How to Put the Wellness Wheel into Practice
It’s all well and good to know what the 8 dimensions of wellness are but what’s the point if you can’t put them into practice? Working on them all at once could also make you feel more stressed and be counterproductive. So, how can you incorporate all of them into your daily life?
- Pick one area to focus on for one month at a time.
- Create habits to cater for each dimension.
- Find a harmonious balance.
1. Pick one area to focus on for one month at a time.
This means that you will work on the Wellness Wheel for at least 8 months. It sounds like a long time but this is indeed a long-term game. Wellness isn’t instant gratification. You need to put in the intention and effort to achieve desired results. Focusing on one area per month will ensure that you have plenty of time to understand what’s required of each dimension and put it to practice.
2. Create habits to cater for each dimension.
You would need a goal for each part of your wellness journey. And once you know the what, the how will take care of itself. The point is to create habits that cater to the goal for each dimension of wellness.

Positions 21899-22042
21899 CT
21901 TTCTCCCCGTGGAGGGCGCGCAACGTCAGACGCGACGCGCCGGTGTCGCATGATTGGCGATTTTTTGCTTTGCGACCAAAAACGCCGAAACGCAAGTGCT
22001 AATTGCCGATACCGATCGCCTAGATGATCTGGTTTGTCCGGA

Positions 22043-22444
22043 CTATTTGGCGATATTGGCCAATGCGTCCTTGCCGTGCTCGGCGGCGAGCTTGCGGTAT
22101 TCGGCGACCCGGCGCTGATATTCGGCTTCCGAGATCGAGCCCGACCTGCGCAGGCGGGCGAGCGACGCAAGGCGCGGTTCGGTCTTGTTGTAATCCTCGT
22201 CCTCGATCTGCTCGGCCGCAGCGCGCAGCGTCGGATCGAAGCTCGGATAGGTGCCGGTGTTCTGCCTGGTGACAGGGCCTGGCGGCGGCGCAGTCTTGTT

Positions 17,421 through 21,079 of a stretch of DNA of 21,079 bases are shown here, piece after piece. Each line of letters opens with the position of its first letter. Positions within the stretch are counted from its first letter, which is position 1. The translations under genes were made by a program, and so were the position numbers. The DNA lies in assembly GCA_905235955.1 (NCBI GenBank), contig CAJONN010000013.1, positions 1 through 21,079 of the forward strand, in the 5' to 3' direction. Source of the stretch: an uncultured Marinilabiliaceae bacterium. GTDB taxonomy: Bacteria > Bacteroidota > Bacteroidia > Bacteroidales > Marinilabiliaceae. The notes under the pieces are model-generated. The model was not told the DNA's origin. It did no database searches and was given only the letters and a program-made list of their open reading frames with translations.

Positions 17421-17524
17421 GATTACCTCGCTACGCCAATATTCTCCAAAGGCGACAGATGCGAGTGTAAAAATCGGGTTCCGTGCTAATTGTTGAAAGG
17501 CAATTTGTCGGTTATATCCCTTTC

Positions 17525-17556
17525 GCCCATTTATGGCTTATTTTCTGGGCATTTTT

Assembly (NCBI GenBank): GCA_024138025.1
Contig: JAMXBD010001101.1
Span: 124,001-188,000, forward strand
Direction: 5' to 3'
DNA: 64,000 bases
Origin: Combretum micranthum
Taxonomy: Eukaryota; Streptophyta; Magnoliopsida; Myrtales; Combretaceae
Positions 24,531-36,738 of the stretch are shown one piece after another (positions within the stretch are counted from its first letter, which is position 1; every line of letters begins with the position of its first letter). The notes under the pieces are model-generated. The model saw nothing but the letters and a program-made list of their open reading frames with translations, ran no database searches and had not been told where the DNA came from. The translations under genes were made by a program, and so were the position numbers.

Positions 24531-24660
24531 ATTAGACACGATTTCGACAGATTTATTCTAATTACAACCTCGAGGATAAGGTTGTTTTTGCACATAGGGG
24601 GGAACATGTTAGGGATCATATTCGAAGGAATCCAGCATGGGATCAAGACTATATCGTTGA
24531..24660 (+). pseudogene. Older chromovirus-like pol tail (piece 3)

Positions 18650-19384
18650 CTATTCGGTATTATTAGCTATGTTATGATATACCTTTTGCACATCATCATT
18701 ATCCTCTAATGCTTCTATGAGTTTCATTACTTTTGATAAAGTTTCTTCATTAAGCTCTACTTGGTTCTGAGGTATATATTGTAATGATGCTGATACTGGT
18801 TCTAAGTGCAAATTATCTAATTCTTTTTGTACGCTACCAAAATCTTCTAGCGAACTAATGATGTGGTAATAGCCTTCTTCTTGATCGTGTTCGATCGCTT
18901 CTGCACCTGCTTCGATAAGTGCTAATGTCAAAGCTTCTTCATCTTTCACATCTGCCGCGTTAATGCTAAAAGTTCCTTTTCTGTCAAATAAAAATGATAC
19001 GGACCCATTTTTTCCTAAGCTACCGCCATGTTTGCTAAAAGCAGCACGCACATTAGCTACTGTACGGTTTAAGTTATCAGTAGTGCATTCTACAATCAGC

For example, if you want to improve your sleeping habit, you may set a daily reminder on your calendar to sleep at a certain time as well as an alarm for waking up. It would be difficult at first and you may have the itch to hit the snooze button or ignore it completely. But with daily practice, your mind will get accustomed to this new habit.
3. Find a harmonious balance.
Once you’re done with one dimension, you can move on to the next. But don’t abandon the previous dimension completely. Taking the example of working on your sleeping habit, you can continue that while working on building a meditation habit to improve your emotional wellness. You may also “attach” the new habit to the old by practising meditation before sleeping.
The idea is to create harmony with the different dimensions you’re working on so they become almost effortless.
Most importantly, trust the process. The fact that you’re reading this is a testament to self-love. You will make mistakes along the way but as long as you pick yourself back up, you’re still winning. Now, it’s time to put your knowledge into practice. Enjoy your wellness journey!